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Lessons Learned from Intentional & Active Cocooning


Something that encloses another thing, especially to protect it.

The covering made of soft, smooth threads that surrounds and protects particular insects during the pupa stage as they develop (transform) into adult form. (

This last year for me has been a season of intentional and active cocooning.

Intentional because what started as a required “stay at home” order morphed into an intentional time of active cocooning. For me, cocooning is enclosing myself in the nurturing and protective word of God. Surrounding myself with His Truth as I seek to discover and prepare for the next stage of my journey. It is an active time of self-reflection and growth.

This type of “spiritual” cocooning is never about isolation or avoidance, but always about discovery and growth.

Before any beautiful transformation, there is a time of active cocooning.

I have embraced this season of COVID to transform, to actively wait, and prepare for the next transition. It’s coming. I feel it approaching. It’s almost as if my hand is on the doorknob and I am turning it gently. I have literally stepped into the Red Sea and am waiting in faith for God’s power to ignite.

I read recently that you can pull open a rosebud, but when you do that, you spoil the flower that’s waiting to bloom. Everyone experiences their unique journey, their unique blooming in God’s Perfect Time (GPT) for them.

Inside the chrysalis or the cocoon, many things are happening to the caterpillar as it transforms into a butterfly. The caterpillar is definitely not in a “resting” stage as it cocoons. The caterpillar’s old body is dying inside the chrysalis and a new body, with beautiful wings, is being created.

This process of metamorphosis easily applies in many ways to our own seasons of transformation and “spiritual’ cocooning.

Lesson 1:

Time is a unique variable.

If anyone were to interrupt the transformation process and open the chrysalis, the butterfly would not thrive or grow into its full potential. Some caterpillars need weeks in the cocoon while others require months to transform into a butterfly.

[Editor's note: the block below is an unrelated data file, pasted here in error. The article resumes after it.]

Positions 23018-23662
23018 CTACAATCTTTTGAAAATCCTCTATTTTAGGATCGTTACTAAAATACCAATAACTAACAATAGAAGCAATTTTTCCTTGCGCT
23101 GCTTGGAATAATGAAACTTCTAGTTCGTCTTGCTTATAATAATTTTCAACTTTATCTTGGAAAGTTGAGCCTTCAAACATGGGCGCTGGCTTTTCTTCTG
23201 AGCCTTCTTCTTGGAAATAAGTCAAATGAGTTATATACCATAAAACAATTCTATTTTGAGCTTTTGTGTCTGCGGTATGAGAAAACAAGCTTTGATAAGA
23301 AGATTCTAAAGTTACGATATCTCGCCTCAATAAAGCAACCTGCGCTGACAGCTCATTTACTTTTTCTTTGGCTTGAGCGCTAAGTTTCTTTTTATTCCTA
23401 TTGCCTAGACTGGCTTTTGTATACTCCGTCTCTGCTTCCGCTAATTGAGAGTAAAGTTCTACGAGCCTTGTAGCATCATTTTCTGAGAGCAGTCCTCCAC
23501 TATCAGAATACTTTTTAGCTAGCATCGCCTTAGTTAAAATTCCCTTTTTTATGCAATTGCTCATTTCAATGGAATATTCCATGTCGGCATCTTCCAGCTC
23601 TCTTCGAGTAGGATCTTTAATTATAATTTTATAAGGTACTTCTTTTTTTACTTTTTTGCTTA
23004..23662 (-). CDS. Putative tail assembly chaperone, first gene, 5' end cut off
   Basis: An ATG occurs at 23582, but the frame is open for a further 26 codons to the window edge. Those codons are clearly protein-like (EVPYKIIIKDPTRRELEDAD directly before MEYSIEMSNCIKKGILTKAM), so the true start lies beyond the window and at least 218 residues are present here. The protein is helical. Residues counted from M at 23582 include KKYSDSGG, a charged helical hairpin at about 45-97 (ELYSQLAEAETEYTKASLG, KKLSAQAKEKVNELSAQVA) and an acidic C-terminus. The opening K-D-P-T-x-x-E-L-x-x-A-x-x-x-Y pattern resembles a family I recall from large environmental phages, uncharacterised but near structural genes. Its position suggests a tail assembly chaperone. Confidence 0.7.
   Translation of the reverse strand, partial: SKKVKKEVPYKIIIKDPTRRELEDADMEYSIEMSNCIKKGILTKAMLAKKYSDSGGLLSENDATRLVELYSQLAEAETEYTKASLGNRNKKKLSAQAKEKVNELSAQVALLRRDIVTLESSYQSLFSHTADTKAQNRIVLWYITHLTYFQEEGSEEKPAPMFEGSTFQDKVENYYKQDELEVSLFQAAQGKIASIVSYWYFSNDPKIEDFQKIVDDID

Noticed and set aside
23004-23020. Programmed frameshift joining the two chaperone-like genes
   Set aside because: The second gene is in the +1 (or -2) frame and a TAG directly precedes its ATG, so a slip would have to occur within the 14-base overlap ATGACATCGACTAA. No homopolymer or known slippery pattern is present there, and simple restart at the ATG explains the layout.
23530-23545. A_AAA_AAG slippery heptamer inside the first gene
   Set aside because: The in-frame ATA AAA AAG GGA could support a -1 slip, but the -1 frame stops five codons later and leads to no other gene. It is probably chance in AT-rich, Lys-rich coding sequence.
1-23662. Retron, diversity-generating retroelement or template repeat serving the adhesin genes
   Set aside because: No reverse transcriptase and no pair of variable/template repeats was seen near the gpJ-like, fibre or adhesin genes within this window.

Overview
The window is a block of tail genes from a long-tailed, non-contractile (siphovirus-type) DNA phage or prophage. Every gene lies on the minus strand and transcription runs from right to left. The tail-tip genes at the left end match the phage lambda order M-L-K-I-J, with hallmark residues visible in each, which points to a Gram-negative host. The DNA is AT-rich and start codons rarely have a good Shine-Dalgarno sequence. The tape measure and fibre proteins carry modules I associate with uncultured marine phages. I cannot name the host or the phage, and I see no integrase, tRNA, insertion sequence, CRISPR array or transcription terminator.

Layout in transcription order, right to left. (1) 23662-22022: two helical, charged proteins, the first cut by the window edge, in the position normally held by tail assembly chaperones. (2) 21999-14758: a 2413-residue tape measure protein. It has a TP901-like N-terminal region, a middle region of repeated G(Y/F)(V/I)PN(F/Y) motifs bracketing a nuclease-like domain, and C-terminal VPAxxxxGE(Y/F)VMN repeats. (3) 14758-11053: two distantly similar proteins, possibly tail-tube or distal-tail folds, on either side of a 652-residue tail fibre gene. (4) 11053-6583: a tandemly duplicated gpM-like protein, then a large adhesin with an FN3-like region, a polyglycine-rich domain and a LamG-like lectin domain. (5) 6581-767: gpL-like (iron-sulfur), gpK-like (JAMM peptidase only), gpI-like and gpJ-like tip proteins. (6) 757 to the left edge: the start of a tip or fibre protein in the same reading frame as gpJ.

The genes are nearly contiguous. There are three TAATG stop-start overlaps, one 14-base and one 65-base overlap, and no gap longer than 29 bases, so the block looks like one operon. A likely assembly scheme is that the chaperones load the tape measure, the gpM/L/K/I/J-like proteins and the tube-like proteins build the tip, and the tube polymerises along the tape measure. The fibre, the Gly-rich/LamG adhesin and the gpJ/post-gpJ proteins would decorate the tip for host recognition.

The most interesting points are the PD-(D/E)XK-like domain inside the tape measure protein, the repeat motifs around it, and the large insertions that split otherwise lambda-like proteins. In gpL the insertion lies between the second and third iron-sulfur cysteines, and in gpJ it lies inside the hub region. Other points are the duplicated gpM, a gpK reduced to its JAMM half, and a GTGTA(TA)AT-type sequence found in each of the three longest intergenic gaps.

The same is true for us. We each have our own time clock, schedule, for our unique transformation. On the outside, we may look like we are ready to fly, but looks can be deceiving. It’s important to trust our instinct to know when WE are ready to take OUR leap of faith and fly.

We are all on our own unique journeys and God has His own Perfect Timing (GPT) for each of us. No two journeys are the same and no two transformations are the same.

Lesson 2:

Waiting is work.

When it is time for the caterpillar to become an adult, it finds a sheltered safe spot where it transforms itself. The change inside the chrysalis is slow and gradual. It requires that the old caterpillar body be broken down and turned into something new. This takes time, cannot be rushed, and is a very active period for the caterpillar.

Our cocooning is part of God’s Perfect Season (GPS) for us. It is a time of empowering isolation with God, as we search our soul and grow in understanding. As our old ways are transformed into alignment with God’s plan and will for our life.

Romans 12:2 says that we are to:

“let God transform (us) inwardly by a complete change, renewal of (our) mind. Then (we) will be able to know the will of God—what is good and is pleasing to him and is perfect.”

I love that. That is what cocooning is – we are being transformed inwardly by a complete renewal in the way we think so that we will know without a doubt what God wants for us.

This takes work on our part.

While we cocoon, we are actively praying, learning, reading, reflecting, meditating, etc…

We might seek the support of a life coach or counselor to help guide us too.

Lesson 3:

Trust the Process.

“We delight in the beauty of the butterfly, but rarely admit the changes it has gone through to achieve that beauty.”

– Maya Angelou

Transformations are beautiful combinations of who we were, who we are, and who we are becoming. The process of cocooning incorporates all of this. During the cocooning process for the butterfly, some of the old tissues pass from the caterpillar onto the new body.

For example, the legs of the caterpillars’ body are more or less unchanged when it emerges as a butterfly.

As we inwardly cocoon our soul, we look forward in hope, in watchful anticipation to our transformation and emergence as a better version of ourselves. We are willing to give up the parts of ourselves that are no longer needed to serve us or others. We have faith that when we finally emerge from our cocoon, we will be transformed and restored, prepared for the next stage of our journey. Like the butterfly, we will be ready to fly.

This is the goal of intentional and active cocooning – that we emerge with a renewed sense of purpose that is in complete alignment with God’s will for our life.

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